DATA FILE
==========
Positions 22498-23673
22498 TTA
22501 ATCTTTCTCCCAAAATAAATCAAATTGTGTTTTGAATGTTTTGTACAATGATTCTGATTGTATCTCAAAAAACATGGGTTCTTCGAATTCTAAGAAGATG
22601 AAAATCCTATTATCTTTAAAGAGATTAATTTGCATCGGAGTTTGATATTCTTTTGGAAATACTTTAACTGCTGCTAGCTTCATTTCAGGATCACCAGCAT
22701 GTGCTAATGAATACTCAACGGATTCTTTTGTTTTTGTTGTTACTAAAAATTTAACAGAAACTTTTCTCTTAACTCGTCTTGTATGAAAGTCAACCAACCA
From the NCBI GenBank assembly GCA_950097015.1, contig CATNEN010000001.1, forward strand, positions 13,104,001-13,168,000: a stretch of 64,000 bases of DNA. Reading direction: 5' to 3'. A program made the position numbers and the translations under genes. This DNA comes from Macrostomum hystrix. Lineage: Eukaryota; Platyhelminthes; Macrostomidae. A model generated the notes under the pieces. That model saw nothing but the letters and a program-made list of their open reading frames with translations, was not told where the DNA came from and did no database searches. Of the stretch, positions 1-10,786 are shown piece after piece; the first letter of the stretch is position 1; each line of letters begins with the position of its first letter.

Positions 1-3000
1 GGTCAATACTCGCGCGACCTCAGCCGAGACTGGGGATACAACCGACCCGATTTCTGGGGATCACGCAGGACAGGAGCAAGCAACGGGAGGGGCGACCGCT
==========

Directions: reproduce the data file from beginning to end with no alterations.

Positions 22498-23673
22498 TTA
22501 ATCTTTCTCCCAAAATAAATCAAATTGTGTTTTGAATGTTTTGTACAATGATTCTGATTGTATCTCAAAAAACATGGGTTCTTCGAATTCTAAGAAGATG
22601 AAAATCCTATTATCTTTAAAGAGATTAATTTGCATCGGAGTTTGATATTCTTTTGGAAATACTTTAACTGCTGCTAGCTTCATTTCAGGATCACCAGCAT
22701 GTGCTAATGAATACTCAACGGATTCTTTTGTTTTTGTTGTTACTAAAAATTTAACAGAAACTTTTCTCTTAACTCGTCTTGTATGAAAGTCAACCAACCA
From the NCBI GenBank assembly GCA_950097015.1, contig CATNEN010000001.1, forward strand, positions 13,104,001-13,168,000: a stretch of 64,000 bases of DNA. Reading direction: 5' to 3'. A program made the position numbers and the translations under genes. This DNA comes from Macrostomum hystrix. Lineage: Eukaryota; Platyhelminthes; Macrostomidae. A model generated the notes under the pieces. That model saw nothing but the letters and a program-made list of their open reading frames with translations, was not told where the DNA came from and did no database searches. Of the stretch, positions 1-10,786 are shown piece after piece; the first letter of the stretch is position 1; each line of letters begins with the position of its first letter.

Positions 1-3000
1 GGTCAATACTCGCGCGACCTCAGCCGAGACTGGGGATACAACCGACCCGATTTCTGGGGATCACGCAGGACAGGAGCAAGCAACGGGAGGGGCGACCGCT